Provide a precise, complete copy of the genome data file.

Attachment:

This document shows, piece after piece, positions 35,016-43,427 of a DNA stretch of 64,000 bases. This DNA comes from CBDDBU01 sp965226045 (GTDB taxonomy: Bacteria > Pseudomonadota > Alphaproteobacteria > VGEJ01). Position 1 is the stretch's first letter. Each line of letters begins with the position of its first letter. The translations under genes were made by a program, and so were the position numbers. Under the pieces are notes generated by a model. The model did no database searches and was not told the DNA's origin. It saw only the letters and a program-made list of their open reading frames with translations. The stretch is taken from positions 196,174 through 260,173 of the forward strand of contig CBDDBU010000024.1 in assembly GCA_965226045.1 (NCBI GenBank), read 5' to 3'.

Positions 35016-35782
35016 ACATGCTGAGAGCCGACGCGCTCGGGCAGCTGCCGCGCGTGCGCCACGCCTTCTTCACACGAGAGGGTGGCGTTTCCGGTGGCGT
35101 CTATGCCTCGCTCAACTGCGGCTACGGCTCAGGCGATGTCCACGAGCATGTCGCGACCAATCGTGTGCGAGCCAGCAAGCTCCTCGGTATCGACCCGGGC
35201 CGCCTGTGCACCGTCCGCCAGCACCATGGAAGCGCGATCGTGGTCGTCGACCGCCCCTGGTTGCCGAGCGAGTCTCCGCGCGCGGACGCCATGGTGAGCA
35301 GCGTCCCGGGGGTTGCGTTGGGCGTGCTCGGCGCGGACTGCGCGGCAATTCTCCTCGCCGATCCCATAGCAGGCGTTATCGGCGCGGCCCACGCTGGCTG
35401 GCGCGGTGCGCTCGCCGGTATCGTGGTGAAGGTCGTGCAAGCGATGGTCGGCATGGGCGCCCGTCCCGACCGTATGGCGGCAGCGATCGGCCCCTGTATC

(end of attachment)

This document shows, piece after piece, positions 35,016-43,427 of a DNA stretch of 64,000 bases. This DNA comes from CBDDBU01 sp965226045 (GTDB taxonomy: Bacteria > Pseudomonadota > Alphaproteobacteria > VGEJ01). Position 1 is the stretch's first letter. Each line of letters begins with the position of its first letter. The translations under genes were made by a program, and so were the position numbers. Under the pieces are notes generated by a model. The model did no database searches and was not told the DNA's origin. It saw only the letters and a program-made list of their open reading frames with translations. The stretch is taken from positions 196,174 through 260,173 of the forward strand of contig CBDDBU010000024.1 in assembly GCA_965226045.1 (NCBI GenBank), read 5' to 3'.

Positions 35016-35782
35016 ACATGCTGAGAGCCGACGCGCTCGGGCAGCTGCCGCGCGTGCGCCACGCCTTCTTCACACGAGAGGGTGGCGTTTCCGGTGGCGT
35101 CTATGCCTCGCTCAACTGCGGCTACGGCTCAGGCGATGTCCACGAGCATGTCGCGACCAATCGTGTGCGAGCCAGCAAGCTCCTCGGTATCGACCCGGGC
35201 CGCCTGTGCACCGTCCGCCAGCACCATGGAAGCGCGATCGTGGTCGTCGACCGCCCCTGGTTGCCGAGCGAGTCTCCGCGCGCGGACGCCATGGTGAGCA
35301 GCGTCCCGGGGGTTGCGTTGGGCGTGCTCGGCGCGGACTGCGCGGCAATTCTCCTCGCCGATCCCATAGCAGGCGTTATCGGCGCGGCCCACGCTGGCTG
35401 GCGCGGTGCGCTCGCCGGTATCGTGGTGAAGGTCGTGCAAGCGATGGTCGGCATGGGCGCCCGTCCCGACCGTATGGCGGCAGCGATCGGCCCCTGTATC